Sustainability

Asparagus officinalis (Asparagus)

A welcome roadside sight to any forager, asparagus can be found in parts of Asia, Africa, North and South America, and most of Europe. It is grown domestically, and can be harvested from the wild during spring. This lovely plant was featured in–and provided the title to–Stalking the Wild Asparagus, the memoir/guidebook by legendary forager Euell Gibbons. It has been used as a food and medicinal plant by several North American native tribes, including the Cherokee, Iroquois, and Isleta. 

Two vegetable beds dedicated to asparagus are between the apiary and the west garden entrance. 

Common Name: Asparagus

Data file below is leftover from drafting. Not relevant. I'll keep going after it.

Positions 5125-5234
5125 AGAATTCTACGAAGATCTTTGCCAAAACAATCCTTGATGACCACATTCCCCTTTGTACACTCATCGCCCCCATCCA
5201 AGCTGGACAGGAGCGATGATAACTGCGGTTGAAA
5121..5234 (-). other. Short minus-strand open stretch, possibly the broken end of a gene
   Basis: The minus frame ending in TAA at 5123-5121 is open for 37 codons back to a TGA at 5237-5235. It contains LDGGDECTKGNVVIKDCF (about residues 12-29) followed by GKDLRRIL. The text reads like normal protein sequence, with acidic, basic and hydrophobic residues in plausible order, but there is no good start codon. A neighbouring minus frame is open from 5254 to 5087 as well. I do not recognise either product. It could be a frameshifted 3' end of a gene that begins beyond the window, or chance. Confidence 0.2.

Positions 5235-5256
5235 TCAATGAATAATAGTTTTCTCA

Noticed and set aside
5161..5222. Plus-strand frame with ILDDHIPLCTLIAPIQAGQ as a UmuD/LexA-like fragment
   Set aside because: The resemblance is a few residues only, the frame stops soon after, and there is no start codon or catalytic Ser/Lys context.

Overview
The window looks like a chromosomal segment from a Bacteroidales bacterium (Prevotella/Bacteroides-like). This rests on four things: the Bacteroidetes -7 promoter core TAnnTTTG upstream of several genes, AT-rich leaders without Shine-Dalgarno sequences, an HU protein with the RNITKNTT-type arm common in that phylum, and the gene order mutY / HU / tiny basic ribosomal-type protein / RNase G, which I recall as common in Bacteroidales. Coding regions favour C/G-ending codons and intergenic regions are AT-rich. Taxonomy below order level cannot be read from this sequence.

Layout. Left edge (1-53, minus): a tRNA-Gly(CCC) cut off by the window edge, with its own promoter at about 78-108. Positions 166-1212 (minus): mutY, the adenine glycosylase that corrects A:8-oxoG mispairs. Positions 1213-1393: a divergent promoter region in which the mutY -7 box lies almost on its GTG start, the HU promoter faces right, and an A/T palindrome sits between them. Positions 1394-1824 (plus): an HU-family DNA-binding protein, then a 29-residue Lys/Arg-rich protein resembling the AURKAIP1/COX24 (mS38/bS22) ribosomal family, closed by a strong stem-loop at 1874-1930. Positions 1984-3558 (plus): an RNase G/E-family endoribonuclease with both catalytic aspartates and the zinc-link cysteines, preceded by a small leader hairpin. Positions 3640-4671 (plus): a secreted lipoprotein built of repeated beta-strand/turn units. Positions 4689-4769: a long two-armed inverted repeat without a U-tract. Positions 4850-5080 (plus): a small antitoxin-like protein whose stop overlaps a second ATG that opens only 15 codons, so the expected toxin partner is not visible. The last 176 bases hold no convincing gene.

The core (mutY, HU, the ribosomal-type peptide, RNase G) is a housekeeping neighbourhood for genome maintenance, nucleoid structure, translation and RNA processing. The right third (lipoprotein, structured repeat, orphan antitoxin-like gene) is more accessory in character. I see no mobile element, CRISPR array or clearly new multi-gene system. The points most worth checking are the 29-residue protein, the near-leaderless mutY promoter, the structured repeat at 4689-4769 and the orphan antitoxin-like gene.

Scientific Name: Asparagus officinalis 

Plant Family: Liliaceae/ Asparagaceae 

Primary Uses 

Edible Parts: Young stalks  

Documented medicinal Uses: External antirheumetic, infusion for treatment of rickets, Iroquois blood medicine. Clinical trials suggest ingestion of asparagus may be effective in the treatment of hypertension, hyperglycemia, and dyslipidemia. 

Etymology:  Asparagus Persian asparag, Gr. asparagos,“sprout, shoot”; officinalis, L.”of the dispensary.” 

Designing with this Plant 

USDA Hardiness Zone: 3-8  

Forest Garden Layer: Herbaceous layer  

Sources and More Information 

 

“Asparagus officinalis.” IUCN Red List of Threatened Species. Link

Aspargus officinalis, Native American Ethnobotany Database. Link

“Asparagus officinalis.” Kew Science Plants of the World Online. Link

“Asparagus.” Temperate Climate Permaculture. Link

 Nishimura et al. “Improvement of Blood Pressure, Glucose Metabolism, and Lipid Profile by the Intake of Powdered Asparagus (蘆筍 Lú Sǔn) Bottom-stems and Cladophylls.” Journal of Traditional and Complementary Medicine, Vol. 3. 2013. Link